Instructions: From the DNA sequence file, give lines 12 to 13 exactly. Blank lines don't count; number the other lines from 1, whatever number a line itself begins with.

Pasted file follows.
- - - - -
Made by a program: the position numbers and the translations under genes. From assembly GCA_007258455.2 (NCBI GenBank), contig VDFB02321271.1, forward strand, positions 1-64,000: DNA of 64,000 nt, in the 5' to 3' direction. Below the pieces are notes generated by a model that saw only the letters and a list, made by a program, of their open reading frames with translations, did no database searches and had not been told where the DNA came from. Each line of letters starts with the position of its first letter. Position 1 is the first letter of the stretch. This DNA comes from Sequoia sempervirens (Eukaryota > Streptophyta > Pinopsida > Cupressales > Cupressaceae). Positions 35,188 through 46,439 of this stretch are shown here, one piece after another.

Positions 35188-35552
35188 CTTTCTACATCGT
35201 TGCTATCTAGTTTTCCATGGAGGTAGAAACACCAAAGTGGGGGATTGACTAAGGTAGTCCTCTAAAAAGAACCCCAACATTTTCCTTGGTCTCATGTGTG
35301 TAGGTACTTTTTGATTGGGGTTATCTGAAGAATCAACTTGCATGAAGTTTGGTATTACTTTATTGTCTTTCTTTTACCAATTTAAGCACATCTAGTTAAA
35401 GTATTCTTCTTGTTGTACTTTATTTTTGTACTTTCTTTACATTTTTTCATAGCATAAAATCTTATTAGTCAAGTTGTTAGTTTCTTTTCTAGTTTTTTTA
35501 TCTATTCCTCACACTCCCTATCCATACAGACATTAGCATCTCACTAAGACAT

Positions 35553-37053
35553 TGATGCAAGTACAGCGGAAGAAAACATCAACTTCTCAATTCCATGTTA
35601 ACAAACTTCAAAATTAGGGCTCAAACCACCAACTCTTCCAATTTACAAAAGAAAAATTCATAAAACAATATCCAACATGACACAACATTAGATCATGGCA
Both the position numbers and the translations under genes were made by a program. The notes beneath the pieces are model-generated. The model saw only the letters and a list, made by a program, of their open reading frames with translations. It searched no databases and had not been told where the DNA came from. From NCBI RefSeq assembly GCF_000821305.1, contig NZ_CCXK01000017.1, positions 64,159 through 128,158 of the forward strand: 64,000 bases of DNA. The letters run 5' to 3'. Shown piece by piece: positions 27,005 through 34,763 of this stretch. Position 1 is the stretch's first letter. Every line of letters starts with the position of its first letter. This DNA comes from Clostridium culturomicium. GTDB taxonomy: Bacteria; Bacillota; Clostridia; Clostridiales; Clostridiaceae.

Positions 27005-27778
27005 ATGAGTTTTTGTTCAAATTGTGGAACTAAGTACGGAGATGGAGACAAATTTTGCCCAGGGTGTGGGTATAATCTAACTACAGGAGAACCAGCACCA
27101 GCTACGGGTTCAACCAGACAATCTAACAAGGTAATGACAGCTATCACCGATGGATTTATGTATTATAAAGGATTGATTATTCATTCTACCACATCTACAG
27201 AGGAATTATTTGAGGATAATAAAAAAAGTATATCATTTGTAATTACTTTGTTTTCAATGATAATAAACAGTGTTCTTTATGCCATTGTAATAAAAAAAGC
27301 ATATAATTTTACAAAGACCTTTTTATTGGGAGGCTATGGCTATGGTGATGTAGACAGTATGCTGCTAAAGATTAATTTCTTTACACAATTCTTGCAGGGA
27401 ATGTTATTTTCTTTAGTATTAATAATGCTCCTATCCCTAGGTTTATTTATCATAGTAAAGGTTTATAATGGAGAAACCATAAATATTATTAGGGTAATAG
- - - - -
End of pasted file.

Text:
Positions 27005-27778
27005 ATGAGTTTTTGTTCAAATTGTGGAACTAAGTACGGAGATGGAGACAAATTTTGCCCAGGGTGTGGGTATAATCTAACTACAGGAGAACCAGCACCA